Urban agriculture is increasing in the United States, with vegetables and fruits often grown in private and community gardens as well as larger tracts of vacant land. These small-scale agricultural efforts may contribute to urban sustainability and can provide food security for those living in low-income inner city neighborhoods with limited access to fresh produce. Despite the potential social, nutritional, and ecological benefits of urban agriculture, little is known about the pollination services that support such efforts. Many crops grown in urban gardens benefit from or are dependent on pollination by insects, especially bees. However, while studies have found some bees to be prevalent in florally-diverse urban habitats, bee diversity or abundance also have been shown to decrease with increasing urbanization. Therefore, pollinator communities may vary across the urban landscape due to local management of floral resources (e.g., flower plantings along city blocks) as well as development intensity at larger spatial scales; these factors may then influence pollination services across the urban landscape. To determine how pollination services are distributed across the urban landscape, this research will (a) evaluate changes in pollinators and their response to floral resources across a gradient of urban development, and (b) determine how these biotic changes affect the consistency and magnitude of pollination services. The research will take place in Chicago, IL, the third largest city in the United States. In addition to sampling pollinator communities, this study will use an experimental "mobile garden" on the back of a pick-up truck to quantify directly pollination services across the city.
An assessment of pollination services in cities will increase understanding of the potential sustainability of urban ecosystems. This knowledge can be applied to increasing yield in urban agriculture, potentially contributing to food security in densely populated neighborhoods. This project will train undergraduate and graduate students through participation in research and educate Chicago residents about the importance of pollinators. Finally, the research will inform urban planners about the ecological attributes, at both neighborhood-block and landscape scales, that affect the ecosystem service of pollination.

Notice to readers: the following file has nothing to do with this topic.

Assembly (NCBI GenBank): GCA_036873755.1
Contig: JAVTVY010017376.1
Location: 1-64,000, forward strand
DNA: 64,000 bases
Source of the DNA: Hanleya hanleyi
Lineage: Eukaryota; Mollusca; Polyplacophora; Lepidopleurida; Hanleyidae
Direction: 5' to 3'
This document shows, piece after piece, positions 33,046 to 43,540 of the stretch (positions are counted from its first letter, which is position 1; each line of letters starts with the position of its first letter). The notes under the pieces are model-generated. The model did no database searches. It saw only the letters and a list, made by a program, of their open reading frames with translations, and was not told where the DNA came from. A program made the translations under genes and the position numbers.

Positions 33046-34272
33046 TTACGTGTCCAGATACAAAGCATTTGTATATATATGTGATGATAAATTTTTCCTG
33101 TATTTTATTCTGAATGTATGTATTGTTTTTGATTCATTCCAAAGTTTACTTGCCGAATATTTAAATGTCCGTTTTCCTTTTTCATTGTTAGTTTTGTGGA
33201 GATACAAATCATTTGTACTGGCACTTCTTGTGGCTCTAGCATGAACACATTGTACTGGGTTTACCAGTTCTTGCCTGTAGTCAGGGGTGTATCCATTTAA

This project examined the diversity and distribution of pollinators across an urban environment. We found at least 37 bee species inside Chicago city limits. In general, we found a greater abundance and diversity of bees in more densely-populated areas of the city (excluding downtown Chicago, which we did not include in our study) compared to less-densely populated areas. This pattern of increased bee abundance and diversity with more people appears to be due to the fact that densely-populated neighborhoods contain a greater diversity of flowering plants. We also examined the link between pollinator communities and pollination of three different plant species – cucumber, eggplant, and purple coneflower. We took the plants to various study sites across the city and allowed bees to visit them. The plants were pollinated at all study sites, but fruit and seed set was not the same everywhere. Increased pollinator abundance or diversity led to increased pollination of all three plant species. Pollination of purple coneflower was further increased in locations with more floral resources, suggesting that this species would benefit from being near other flowering plant species. Our work has examined insect and plant communities in residential yards, which are an understudied but potentially important part of the urban ecosystem. We have identified interesting links between socio-economic factors (e.g., income, race, rental status) and yard composition that may have important implications for urban biodiversity. We have found that these yards contain a surprising level of biodiversity, and our work shows that simple changes (e.g., planting more flowering plants) can increase biodiversity further. This research resulted in the training and education of one PhD student, one Masters student, one high school teacher, dozens of undergraduate students, and countless Chicago residents. We created brochures about our research, which we handed out to all interested passers-by during our field work. We held pollinator-identification training sessions, which were attended by numerous students and Chicago residents. We have given talks to the general public and presented our work at academic conferences and universities. To date, we have published one paper from our project, but we anticipate that 4-5 additional papers will come from this work.